Whether treating a condition involves infusion therapy or is as simple as an aspirin, it's much more bearable if it doesn't have to be administered as often. For adults with severe or moderately severe hemophilia A, a rare, hereditary bleeding disorder that affects mostly males, a new option can make managing their condition a lot easier.
An international team led by researchers at Rush University Medical Center recently found that ADVATE, a treatment that replaces a clotting protein that is missing in patients with hemophilia A, is as effective for adults as it is for children. The study was published in the online version of the Journal of Thrombosis and Haemostasis in January.
Thanks to the study, ADVATE is now the only treatment that replaces the clotting protein in the blood that’s approved in the United States for preventive use in both adults and children with hemophilia A. Unlike other treatments in its class that must be given every other day, ADVATE can be administered every third day. Using ADVATE as a preventive treatment, which involves infusion on a regular schedule to prevent bleeding episodes, is considered superior to using it on an on-demand basis — treating bleeding episodes as they arise.
"The preventive therapy will optimize care for hemophilia patients of all ages by stopping unexpected bleeding that can have a detrimental impact on the lives of patients," says Leonard Valentino, MD, director of the Rush Hemophilia and Thrombophilia Center and principal investigator in the study. "An option that only needs to be administered every third day could increase compliance to a long-term medical regimen that is especially challenging."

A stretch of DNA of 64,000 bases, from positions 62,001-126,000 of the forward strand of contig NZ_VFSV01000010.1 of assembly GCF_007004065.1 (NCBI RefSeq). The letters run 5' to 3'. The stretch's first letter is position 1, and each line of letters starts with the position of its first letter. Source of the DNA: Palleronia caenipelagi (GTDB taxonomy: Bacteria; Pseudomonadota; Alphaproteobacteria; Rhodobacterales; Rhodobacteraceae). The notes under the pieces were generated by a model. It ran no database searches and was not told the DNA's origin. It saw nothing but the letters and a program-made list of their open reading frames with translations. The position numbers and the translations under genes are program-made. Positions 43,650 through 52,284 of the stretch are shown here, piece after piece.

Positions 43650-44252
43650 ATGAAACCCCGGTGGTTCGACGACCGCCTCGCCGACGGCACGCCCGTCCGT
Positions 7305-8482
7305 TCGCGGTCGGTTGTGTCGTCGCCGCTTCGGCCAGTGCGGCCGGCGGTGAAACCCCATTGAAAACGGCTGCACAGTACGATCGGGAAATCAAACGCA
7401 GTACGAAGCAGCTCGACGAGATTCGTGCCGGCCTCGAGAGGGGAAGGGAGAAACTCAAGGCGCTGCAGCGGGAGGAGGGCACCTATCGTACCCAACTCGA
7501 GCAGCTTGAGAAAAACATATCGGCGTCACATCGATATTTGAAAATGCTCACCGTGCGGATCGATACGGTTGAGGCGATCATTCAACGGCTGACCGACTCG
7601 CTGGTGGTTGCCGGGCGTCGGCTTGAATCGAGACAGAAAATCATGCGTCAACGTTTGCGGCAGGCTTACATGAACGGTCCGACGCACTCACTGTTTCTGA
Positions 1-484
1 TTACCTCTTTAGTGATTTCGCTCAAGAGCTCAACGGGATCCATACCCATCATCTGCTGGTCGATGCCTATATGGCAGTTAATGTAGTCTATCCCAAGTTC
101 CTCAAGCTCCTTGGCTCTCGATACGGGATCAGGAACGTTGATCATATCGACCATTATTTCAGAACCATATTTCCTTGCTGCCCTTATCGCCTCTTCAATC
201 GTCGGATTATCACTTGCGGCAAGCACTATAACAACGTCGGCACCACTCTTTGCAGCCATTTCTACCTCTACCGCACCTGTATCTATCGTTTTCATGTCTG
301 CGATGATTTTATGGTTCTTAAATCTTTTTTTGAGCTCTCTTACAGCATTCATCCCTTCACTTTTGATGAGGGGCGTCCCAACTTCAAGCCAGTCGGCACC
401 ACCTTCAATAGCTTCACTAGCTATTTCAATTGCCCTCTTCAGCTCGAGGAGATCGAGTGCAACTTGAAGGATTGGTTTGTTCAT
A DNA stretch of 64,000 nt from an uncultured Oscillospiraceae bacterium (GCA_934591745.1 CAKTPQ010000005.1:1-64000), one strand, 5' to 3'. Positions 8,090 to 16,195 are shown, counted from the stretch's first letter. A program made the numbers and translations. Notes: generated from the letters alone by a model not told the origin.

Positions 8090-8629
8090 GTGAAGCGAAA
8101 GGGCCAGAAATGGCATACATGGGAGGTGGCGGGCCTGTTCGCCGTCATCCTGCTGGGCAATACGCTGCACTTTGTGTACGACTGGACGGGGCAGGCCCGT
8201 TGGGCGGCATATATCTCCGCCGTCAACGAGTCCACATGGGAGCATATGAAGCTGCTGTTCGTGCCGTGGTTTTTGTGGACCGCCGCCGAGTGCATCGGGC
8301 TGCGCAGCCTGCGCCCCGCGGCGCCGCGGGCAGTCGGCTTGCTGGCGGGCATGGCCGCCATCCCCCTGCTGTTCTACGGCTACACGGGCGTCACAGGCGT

Preventive Care Trumps On-Demand Treatment
Compliance with the use of preventive treatments such as ADVATE is particularly important because patients with severe hemophilia A are at extremely high risk for spontaneous bleeding into the joints, muscles and internal organs, as well as bleeding after surgery. In the absence of ADVATE or similar treatments, joint bleeding may occur as many as 20 to 30 times a year, resulting in hemophilia-related arthritis.
While on-demand treatment can slow the progression of hemophilia-related arthritis, it does not seem to prevent the condition because bleeding often causes damage before on-demand therapy can be administered. "A higher compliance rate, which is the hope with ADVATE, would mean fewer complications resulting from bleeding episodes," Valentino says.
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Please note: All physicians featured in Discover Rush Online are on the medical faculty of Rush University Medical Center. Some of the physicians featured are in private practice and, as independent practitioners, are not agents or employees of Rush University Medical Center.
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